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, 108 (5), 1373-9

Effect of pH and Lidocaine on Beta-Adrenergic Receptor Binding. Interaction During Resuscitation?


Effect of pH and Lidocaine on Beta-Adrenergic Receptor Binding. Interaction During Resuscitation?

V E Modest et al. Chest.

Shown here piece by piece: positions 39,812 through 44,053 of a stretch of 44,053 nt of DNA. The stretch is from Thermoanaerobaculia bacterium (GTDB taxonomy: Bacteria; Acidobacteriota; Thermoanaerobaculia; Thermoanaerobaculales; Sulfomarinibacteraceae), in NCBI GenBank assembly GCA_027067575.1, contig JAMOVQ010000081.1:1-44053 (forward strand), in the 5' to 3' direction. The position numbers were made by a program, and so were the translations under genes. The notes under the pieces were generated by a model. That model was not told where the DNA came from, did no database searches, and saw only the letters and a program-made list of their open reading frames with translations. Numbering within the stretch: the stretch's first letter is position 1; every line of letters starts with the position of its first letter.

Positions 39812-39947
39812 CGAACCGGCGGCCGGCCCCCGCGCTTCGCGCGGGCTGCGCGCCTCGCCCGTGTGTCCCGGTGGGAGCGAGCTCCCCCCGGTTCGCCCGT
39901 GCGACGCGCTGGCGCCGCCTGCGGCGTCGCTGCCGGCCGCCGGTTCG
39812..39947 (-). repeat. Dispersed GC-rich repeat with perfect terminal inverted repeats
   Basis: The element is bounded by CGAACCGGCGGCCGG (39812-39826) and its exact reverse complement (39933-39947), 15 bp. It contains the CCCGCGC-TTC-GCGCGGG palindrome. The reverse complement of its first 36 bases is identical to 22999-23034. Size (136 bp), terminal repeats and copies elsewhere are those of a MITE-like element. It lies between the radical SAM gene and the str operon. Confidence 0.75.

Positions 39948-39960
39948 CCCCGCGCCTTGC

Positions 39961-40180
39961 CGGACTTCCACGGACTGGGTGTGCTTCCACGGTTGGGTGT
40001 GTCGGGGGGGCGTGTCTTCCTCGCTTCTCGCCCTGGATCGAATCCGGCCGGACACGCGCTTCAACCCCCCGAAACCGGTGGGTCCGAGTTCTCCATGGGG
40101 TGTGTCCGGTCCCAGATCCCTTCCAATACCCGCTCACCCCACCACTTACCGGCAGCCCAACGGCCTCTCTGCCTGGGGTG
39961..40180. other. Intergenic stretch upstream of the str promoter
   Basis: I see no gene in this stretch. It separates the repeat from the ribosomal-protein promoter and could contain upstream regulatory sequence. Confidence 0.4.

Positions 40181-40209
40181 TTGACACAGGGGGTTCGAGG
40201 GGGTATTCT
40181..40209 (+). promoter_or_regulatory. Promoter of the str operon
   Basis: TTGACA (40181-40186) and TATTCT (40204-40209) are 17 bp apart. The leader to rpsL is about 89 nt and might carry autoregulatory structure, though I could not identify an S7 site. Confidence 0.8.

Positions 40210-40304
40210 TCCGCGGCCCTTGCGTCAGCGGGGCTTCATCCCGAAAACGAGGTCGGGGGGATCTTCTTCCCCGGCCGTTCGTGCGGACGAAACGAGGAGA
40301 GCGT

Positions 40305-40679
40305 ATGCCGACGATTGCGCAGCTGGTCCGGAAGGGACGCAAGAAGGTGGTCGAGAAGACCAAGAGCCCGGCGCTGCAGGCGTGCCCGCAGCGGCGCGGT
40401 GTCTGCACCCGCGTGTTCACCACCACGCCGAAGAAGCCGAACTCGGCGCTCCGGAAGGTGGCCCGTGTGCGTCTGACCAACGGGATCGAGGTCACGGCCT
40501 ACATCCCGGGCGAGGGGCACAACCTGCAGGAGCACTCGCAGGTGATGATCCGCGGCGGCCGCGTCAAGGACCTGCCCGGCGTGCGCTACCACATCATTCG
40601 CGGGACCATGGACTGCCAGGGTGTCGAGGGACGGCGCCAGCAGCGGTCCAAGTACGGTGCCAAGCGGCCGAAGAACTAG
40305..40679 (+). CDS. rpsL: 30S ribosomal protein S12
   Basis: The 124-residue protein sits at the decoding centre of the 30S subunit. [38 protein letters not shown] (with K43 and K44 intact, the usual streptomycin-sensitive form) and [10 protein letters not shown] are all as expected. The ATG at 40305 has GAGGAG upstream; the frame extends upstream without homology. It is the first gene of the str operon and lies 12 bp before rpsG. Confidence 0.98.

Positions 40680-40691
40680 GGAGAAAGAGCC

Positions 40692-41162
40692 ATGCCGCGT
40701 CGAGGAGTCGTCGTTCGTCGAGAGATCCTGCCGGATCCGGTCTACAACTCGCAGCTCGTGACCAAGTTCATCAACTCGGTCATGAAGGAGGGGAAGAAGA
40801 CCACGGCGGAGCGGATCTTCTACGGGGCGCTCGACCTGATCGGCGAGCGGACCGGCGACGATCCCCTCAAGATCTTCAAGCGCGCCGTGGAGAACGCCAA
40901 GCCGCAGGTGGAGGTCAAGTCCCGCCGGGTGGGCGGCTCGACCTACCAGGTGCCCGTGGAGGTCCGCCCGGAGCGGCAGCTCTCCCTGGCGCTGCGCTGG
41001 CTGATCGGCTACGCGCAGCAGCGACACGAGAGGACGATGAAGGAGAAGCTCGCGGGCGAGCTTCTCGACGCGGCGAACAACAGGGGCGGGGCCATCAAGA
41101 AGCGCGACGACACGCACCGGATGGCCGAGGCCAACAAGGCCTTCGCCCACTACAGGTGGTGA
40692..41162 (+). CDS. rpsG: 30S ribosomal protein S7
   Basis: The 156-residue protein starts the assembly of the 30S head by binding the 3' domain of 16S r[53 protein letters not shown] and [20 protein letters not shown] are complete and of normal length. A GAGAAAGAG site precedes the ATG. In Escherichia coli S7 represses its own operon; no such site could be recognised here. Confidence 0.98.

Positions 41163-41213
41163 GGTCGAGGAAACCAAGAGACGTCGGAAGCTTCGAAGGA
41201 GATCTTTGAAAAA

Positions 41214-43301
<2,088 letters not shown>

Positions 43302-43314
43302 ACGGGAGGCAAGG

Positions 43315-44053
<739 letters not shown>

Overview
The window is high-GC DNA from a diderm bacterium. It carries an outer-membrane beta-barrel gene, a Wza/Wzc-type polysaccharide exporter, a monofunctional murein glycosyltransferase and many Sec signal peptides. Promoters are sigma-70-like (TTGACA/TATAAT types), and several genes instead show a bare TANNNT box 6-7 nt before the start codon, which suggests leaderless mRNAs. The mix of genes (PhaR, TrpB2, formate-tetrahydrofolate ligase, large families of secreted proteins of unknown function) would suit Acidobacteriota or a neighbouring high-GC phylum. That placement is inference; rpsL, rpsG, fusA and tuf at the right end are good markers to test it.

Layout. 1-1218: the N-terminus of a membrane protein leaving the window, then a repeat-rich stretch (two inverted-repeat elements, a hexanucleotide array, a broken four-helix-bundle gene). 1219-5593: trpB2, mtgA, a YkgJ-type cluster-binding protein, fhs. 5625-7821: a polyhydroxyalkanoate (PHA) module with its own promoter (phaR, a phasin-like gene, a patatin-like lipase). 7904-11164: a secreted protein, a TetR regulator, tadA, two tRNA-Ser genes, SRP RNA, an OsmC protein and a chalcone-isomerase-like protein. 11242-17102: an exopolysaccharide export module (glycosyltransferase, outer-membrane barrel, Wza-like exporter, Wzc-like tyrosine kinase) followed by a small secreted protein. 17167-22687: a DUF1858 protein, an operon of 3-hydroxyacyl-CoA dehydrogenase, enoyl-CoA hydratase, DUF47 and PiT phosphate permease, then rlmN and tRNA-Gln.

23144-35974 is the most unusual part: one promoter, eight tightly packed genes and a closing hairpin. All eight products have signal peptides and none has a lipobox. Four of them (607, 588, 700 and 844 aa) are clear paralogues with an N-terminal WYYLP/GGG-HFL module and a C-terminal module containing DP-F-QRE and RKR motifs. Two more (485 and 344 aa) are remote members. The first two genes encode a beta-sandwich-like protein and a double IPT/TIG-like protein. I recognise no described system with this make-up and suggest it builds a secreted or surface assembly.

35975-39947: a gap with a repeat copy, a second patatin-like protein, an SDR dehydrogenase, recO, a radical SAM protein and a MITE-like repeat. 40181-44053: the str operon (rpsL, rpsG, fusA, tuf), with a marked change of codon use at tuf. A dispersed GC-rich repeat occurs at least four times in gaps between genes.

Epinephrine and other beta-adrenergic receptor (beta AR) agonists are often administered during cardiopulmonary resuscitation, a time when acid-base abnormalities and arrhythmias also commonly occur. We tested whether beta 2AR binding is influenced by pH or the antiarrhythmic drug lidocaine, and whether pH might influence the interaction of lidocaine with beta 2ARs. With institutional review board approval and informed consent, 32 venous blood samples were obtained from volunteers. Lymphocytes (which bear beta 2ARs similar to those found in heart) were isolated by density gradient centrifugation. Specific binding of the beta AR ligand 3H-dihydroalprenolol (3H-DHA) was determined with lidocaine concentrations ranging from 10(-6) to 10(-2) mol/L (n = 18 experiments), and with and without lidocaine (n = 10 experiments), 100 mumol/L, and with and without QX314 (a permanently charged lidocaine derivative), 1 mmol/L (n = 4 experiments). Data are presented as percent of control-specific binding measured at a pH of 7.4. Statistical analysis consisted of Spearman's rank-test. 3H-DHA-specific binding increased (p < .001) with pH. Thus, alkaline conditions favored binding of 3H-DHA to the receptor. Lidocaine inhibited 3H-DHA binding to beta 2ARs in a concentration-dependent manner. The concentration that inhibited specific binding of 3H-DHA by 50% was 3.1 x 10(-4) mol/L (95% confidence limits, 1.3 x 10(-4) to 7.5 x 10(-4) mol/L). Lidocaine potency at inhibiting beta 2AR binding also increased with increasing pH; thus, there was limited benefit (in terms of increasing binding to beta 2ARs) to increasing pH when lidocaine was present. QX314, despite being present in a 10-fold greater concentration than lidocaine, had no effect on 3H-DHA binding at any tested pH. The affinity of beta 2 ARs for both 3H-DHA and lidocaine increased with pH. Thus, the response to beta 2AR agonists (when no lidocaine is present) might be expected to be greater with normal or alkalotic pH than under acidotic conditions, supporting the correction of metabolic acidosis to achieve optimal effects from beta 2AR agonists during resuscitation.

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